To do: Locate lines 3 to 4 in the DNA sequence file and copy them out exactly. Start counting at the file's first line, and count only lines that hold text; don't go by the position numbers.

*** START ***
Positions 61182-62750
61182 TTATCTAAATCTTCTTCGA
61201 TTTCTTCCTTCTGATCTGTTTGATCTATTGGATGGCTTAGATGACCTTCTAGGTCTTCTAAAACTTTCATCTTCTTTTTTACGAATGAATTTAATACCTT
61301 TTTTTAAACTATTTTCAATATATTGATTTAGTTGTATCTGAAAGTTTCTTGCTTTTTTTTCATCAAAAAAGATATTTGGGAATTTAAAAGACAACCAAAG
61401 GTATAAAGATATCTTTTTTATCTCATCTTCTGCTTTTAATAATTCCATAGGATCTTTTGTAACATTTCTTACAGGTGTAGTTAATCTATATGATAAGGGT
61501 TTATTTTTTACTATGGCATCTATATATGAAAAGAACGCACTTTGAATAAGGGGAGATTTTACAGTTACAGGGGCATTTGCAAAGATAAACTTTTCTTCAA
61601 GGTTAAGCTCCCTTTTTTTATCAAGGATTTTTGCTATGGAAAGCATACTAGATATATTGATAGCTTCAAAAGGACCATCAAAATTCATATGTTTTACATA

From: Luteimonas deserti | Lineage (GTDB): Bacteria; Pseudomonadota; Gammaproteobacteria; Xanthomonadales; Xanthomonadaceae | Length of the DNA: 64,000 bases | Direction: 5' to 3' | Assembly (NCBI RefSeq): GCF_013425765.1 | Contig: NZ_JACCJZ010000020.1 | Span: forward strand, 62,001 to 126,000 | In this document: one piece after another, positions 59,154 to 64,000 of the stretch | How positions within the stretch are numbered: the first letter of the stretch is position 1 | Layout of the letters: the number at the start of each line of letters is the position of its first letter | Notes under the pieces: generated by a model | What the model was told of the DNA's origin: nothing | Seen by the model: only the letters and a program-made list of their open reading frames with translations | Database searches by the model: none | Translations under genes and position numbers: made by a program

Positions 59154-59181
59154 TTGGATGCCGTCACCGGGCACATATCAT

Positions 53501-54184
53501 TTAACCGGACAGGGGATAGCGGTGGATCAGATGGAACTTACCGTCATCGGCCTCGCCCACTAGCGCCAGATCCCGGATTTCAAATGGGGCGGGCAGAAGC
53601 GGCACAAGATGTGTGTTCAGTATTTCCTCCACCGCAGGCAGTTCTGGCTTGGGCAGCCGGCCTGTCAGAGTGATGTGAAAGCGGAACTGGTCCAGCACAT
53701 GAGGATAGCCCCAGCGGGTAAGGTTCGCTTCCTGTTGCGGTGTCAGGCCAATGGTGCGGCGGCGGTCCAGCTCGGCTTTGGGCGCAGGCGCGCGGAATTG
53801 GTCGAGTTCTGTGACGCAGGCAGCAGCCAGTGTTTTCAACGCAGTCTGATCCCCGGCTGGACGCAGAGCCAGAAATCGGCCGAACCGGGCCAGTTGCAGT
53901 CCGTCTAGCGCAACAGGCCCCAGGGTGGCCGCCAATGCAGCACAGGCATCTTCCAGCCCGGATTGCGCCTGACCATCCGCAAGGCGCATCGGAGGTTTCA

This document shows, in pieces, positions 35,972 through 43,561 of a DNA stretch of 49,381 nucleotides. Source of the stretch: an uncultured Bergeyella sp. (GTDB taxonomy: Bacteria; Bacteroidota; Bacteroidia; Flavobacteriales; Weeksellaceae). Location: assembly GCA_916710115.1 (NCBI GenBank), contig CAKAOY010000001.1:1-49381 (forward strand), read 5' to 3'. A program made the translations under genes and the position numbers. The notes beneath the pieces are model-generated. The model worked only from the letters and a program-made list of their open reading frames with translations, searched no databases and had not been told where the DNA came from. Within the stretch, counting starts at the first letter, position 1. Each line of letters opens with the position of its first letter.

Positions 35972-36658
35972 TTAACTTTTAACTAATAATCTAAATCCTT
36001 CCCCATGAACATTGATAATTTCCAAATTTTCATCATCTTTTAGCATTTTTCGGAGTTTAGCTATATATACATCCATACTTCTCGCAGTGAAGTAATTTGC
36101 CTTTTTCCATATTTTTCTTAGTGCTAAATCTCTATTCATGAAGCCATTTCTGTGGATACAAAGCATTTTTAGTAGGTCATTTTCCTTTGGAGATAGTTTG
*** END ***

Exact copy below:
61201 TTTCTTCCTTCTGATCTGTTTGATCTATTGGATGGCTTAGATGACCTTCTAGGTCTTCTAAAACTTTCATCTTCTTTTTTACGAATGAATTTAATACCTT
61301 TTTTTAAACTATTTTCAATATATTGATTTAGTTGTATCTGAAAGTTTCTTGCTTTTTTTTCATCAAAAAAGATATTTGGGAATTTAAAAGACAACCAAAG